3. Methodology

We divided the research design into two phases: the first phase is the theoretical phase, intended to address our first research question. For this phase, a systematic literature review was carried out to identify barriers and enablers that firms face when implementing CE initiatives. In this phase, theoretical barriers and enablers were codified into major themes and subthemes, creating a codebook that we later used to compare our empirically derived barriers and enablers.
The second phase complemented both the first research question and addressed our second research question. This phase aimed to identify how SMEs in emerging economies can leverage CE implementation through bottom-up approaches. The theoretical challenges and enablers were empirically corroborated in this phase, employing a multiple-case study methodology.

3.1. Phase 1: A Literature Review of CE Barriers and Enablers (The Codebook)

We performed a systematic literature review to identify barriers and enablers related to CE implementation at the firm level [38]. Figure 1 depicts the research design and the criteria used in the search. The study began by executing a Boolean search of articles published between 2010–2020 in EBSCO and Scopus databases. After filtering results, we performed an abstract screening where articles were removed if they did not comply with our set criteria. Finally, a snowball procedure was carried out, in which additional papers were identified using the reference lists [39].

3.2. Phase 2: Empirical Stage

For the second phase, the study followed a qualitative approach, as we were concerned with emerging explanations of the social phenomena [40,41]. Specifically, we decided to use case studies to highlight the relevant contextual conditions [42]. For this, we performed a multiple-case study to understand and explore similarities or differences between and within cases [40,43].

3.2.1. Sample Selection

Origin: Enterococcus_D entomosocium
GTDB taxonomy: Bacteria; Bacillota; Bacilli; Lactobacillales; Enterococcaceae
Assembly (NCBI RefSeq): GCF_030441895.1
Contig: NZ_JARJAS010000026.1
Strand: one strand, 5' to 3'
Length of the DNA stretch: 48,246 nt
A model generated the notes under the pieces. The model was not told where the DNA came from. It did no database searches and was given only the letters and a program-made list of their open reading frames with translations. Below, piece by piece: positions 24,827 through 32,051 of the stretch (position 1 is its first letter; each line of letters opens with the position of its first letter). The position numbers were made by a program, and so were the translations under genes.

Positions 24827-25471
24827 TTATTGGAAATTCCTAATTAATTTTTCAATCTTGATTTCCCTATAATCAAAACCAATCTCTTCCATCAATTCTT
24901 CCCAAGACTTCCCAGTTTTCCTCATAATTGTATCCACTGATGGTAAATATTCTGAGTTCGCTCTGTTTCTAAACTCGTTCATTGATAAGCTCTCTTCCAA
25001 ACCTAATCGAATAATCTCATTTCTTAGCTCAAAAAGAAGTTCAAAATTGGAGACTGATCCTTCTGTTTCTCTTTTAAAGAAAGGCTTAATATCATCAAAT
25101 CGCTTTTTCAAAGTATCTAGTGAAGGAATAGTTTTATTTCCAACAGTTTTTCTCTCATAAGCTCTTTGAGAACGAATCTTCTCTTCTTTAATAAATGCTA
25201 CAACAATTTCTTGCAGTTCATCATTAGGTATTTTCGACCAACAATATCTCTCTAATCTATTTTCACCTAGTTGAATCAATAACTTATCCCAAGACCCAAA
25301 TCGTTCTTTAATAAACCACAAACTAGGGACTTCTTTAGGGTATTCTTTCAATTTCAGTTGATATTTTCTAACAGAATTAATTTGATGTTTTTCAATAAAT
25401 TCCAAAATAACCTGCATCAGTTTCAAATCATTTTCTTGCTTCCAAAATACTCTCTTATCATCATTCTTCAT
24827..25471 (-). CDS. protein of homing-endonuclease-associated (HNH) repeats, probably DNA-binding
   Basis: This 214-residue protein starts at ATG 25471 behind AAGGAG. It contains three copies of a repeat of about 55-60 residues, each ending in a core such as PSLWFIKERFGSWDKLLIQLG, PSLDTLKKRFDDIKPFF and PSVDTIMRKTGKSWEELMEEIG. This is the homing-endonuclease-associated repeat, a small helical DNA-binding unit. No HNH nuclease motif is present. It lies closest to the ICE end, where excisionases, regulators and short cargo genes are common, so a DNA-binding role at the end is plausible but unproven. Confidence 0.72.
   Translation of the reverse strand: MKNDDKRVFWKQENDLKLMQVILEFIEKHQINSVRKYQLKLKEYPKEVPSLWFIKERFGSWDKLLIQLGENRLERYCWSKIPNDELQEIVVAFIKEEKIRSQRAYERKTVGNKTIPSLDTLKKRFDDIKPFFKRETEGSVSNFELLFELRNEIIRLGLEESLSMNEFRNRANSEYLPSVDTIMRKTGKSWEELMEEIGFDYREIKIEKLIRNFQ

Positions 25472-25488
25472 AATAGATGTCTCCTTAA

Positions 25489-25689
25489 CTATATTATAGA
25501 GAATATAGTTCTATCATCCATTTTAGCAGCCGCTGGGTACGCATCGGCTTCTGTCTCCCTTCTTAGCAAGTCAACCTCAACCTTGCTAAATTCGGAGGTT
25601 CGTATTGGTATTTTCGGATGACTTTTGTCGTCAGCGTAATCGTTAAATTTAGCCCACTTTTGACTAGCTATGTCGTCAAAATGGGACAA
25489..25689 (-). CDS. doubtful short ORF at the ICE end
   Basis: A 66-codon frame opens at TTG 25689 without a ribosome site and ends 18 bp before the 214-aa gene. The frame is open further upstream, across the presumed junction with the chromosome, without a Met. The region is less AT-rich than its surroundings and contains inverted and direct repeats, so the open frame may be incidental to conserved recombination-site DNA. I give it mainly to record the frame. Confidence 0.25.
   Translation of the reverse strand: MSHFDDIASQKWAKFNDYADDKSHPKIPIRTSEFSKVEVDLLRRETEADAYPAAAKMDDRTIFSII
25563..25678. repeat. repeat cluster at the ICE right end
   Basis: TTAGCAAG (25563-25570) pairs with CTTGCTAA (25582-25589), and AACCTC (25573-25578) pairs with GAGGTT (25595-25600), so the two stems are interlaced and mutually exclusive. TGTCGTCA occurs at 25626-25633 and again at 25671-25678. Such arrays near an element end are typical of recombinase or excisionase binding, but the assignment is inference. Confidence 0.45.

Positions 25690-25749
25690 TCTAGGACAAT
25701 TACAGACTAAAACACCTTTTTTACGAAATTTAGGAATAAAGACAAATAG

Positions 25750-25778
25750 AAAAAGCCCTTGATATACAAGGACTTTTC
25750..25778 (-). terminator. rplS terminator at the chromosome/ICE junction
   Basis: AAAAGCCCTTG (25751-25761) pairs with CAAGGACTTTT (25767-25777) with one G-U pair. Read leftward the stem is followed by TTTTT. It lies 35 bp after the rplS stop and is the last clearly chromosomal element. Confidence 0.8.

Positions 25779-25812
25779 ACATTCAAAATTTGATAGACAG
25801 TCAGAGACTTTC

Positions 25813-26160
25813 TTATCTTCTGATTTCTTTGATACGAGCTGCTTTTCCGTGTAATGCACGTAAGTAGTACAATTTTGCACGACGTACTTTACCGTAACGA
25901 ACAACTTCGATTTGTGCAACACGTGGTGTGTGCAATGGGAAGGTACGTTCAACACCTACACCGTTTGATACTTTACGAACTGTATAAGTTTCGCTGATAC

We opted for a purposeful sample as this technique can identify and select information-rich cases while facilitating an in-depth understanding of the rare or novel phenomena [44,45]. We applied the following selection criteria for this study: (1) the firm had operations in Mexico; (2) the firm had a staff number lower than 250 employees—this classification was based on the OECD criteria [46]; (3) the firm was undergoing a CE initiative. To determine the latter criterion, we considered several points. The first point is that the initiative was mapped during The CE Mapping Week (CEMP)—an event carried out by the CE Club (CEC) in Mexico City in March 2018. The CEMP is a collaborative session held across different cities; its objective is to gather as many circular initiatives as possible in an open online directory. Thirty companies, both large and small, were identified in the directory, in which 13 were identified as SMEs. From those results, the authors did the first screening to identify the main activities carried out in each firm; the activities were matched against the ReSOLVE framework, and firms were filtered out if they did not meet any of its six action areas. Other firms were added to the list if the authors worked previously with the company—such was the case of Company E. A total of 12 firms were contacted. From those, only five agreed to be interviewed. Notably, one of the cases represents a failed CE case. We used this case as an extreme or polar case due to its unique features [47]; the case provided us with a critical frame to study implementation barriers more transparently [47]. We complemented our results with an additional interview with a CE expert that helped validate our findings.